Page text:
TV here, there, everywhere on Internet
For now, at least, AT&T has decided that Hulu is the lesser of two evils when it comes to launching its own Web portal for Internet video.
Instead of taking Time Warner up on its TV Everywhere concept, like Verizon did, AT&T has chosen online video provider Hulu as one of its content providers. AT&T’s Web portal, which was officially launched yesterday, features a fair amount of content that is linked back to Hulu’s Web site, including NBC shows “The Office” and “30 Rock.”
As everyone knows, Hulu has cemented its status as the primary over-the-top threat to both cable and telco video providers, but that didn’t stop AT&T from forging its online relationship with Hulu.
A report released this week said that Hulu’s users across the nation almost quadrupled over the past year, and it saw its usage grow from 8 percent of households in 2008 to 32 percent this year.
Hulu is an interesting dynamic in the Internet video landscape. It launched in 2007 with NBC Universal and News Corp. as its owners before The Walt Disney Co. and Providence Equity Partners bought stakes earlier this year.
Currently, Hulu’s ad-supported service is only available in the United States, but it has global ambitions and is working with broadcasters and studios to be able to offer its service in other countries. For example, in Canada, Canadian broadcasters have bought up the rights to popular shows from the U.S., which means Hulu has to work out its own streaming agreements with the studios.
Time Warner Cable’s roster of programmers includes the Syfy channel, which is owned by NBCU. In addition to Syfy, AT&T has a slate of NBCU broadcasters in its current lineup, including USA, CNBC and Bravo.
Comcast’s On Demand Online venture with Time Warner doesn’t have any NBCU deals in place to date, and neither do Time Warner Cable and Verizon. For its part, Hulu hasn’t been able to land any shows from CBS, so there are gaps in everyone’s lineup thus far.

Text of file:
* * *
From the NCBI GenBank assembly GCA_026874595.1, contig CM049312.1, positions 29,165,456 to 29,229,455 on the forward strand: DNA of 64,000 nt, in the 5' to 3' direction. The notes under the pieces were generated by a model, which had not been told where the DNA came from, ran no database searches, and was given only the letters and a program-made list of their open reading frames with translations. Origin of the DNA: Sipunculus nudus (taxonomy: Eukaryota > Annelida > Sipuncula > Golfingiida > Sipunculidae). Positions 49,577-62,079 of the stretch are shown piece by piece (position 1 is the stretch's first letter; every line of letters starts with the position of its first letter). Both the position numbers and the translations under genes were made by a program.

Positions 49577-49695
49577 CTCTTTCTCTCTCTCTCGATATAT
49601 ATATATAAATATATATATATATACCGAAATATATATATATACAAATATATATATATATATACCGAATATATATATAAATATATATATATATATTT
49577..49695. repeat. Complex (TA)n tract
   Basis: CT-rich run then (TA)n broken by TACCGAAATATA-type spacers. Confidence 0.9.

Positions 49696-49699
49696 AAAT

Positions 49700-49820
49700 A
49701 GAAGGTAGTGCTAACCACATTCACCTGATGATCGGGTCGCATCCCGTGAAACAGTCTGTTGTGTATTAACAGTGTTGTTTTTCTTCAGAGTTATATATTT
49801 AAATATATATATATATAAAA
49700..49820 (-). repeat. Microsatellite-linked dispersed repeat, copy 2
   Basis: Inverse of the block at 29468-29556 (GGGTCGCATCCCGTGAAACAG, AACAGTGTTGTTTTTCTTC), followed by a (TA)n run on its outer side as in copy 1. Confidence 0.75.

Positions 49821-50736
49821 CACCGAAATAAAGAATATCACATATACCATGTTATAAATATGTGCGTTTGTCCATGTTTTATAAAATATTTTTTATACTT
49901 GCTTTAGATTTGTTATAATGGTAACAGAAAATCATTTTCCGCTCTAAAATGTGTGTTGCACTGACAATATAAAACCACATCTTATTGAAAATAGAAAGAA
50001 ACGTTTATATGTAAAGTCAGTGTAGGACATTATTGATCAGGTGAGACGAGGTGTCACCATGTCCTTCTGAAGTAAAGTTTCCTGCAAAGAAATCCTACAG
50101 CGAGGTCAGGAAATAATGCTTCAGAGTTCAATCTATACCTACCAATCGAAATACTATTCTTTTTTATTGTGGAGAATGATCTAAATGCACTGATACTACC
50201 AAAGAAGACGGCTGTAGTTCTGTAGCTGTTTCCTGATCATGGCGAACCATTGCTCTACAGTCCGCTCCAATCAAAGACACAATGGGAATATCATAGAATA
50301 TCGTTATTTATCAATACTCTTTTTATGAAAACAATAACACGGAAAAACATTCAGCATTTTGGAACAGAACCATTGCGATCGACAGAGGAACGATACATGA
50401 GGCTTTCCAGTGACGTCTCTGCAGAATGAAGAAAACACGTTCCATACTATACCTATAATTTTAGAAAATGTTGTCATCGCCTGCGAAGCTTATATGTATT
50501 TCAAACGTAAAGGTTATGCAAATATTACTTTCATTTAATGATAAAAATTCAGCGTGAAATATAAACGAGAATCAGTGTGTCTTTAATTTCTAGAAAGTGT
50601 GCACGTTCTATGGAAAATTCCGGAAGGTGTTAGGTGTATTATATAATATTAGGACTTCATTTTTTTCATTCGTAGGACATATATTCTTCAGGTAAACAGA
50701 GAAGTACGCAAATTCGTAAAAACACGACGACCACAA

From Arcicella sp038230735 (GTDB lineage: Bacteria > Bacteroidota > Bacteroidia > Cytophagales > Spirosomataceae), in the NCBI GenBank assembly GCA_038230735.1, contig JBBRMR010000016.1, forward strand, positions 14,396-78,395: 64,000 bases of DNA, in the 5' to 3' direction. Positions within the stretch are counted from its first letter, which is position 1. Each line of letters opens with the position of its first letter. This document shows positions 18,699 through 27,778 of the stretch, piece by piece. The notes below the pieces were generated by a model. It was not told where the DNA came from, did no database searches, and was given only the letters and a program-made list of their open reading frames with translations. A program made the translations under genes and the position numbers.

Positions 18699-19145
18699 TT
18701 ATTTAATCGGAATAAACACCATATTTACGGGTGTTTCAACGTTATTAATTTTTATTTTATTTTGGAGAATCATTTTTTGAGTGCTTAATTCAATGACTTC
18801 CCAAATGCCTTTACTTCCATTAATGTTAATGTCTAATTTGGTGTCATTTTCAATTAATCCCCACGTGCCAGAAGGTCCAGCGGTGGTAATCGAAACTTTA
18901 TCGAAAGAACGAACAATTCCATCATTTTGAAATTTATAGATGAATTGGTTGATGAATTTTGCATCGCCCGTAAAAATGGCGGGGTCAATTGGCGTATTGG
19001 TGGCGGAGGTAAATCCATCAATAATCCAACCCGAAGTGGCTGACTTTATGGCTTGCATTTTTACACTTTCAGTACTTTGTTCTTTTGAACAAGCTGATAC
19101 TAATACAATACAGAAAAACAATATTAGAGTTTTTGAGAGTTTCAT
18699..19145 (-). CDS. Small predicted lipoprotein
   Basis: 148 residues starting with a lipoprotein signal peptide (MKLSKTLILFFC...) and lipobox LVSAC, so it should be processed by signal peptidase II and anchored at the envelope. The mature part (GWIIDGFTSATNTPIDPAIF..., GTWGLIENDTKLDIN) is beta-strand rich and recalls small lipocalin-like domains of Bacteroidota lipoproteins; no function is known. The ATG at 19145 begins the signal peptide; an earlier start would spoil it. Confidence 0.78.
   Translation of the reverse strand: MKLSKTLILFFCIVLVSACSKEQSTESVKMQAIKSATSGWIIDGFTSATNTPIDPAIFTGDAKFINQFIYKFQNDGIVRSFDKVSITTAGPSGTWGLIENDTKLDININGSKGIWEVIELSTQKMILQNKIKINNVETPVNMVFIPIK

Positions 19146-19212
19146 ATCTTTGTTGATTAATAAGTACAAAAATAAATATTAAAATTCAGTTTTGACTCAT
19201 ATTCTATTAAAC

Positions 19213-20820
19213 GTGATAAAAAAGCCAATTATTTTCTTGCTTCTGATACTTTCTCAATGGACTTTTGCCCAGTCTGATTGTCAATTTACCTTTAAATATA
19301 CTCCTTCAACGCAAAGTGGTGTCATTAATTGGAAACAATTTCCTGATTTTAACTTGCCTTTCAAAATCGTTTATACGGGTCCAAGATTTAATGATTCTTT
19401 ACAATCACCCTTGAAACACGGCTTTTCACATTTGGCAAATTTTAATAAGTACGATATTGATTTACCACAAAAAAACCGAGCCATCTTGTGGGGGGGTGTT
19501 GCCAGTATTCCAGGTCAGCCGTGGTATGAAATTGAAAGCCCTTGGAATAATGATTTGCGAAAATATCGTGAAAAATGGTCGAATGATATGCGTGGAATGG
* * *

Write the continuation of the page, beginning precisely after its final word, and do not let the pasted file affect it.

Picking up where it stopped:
While content will prove to be king over the long haul for the various services, it’s also worth noting that a lot of the programming offered by the different services is already available on broadcasters’ own Web sites.
Other differences in the various services include AT&T’s Web portal, which is called AT&T Entertainment, being open to any Internet user, although it has said its own subscribers will get additional content, while Comcast, Time Warner Cable and Verizon are directing their services at their own subscribers through an authentication process.
AT&T is also offering data and video subscribers who use the Web portal the ability to sign up for U-verse Web Remote Access, an application that allows them to schedule and manage DVR recordings directly from their PCs.
Another difference in the services is that Comcast is currently offering On Demand Online, which is slated to go to a national pilot over the next month or two, through its own Web portals, while Time Warner Cable and Verizon will allow their subscribers to access the shows from the networks’ Web sites. Comcast has said it will do the same at some point.
Time Warner has left the door open for other video providers to jump on board the TV Everywhere bandwagon, which DirecTV is reportedly mulling, so there should be more announcements forthcoming.
Attendees at October’s SCTE Cable-Tec Expo in Denver can expect to see video over IP taking on a high profile at the show. As colleague Brian Santo recently detailed, CableLabs is also pondering its role in the TV Everywhere concept.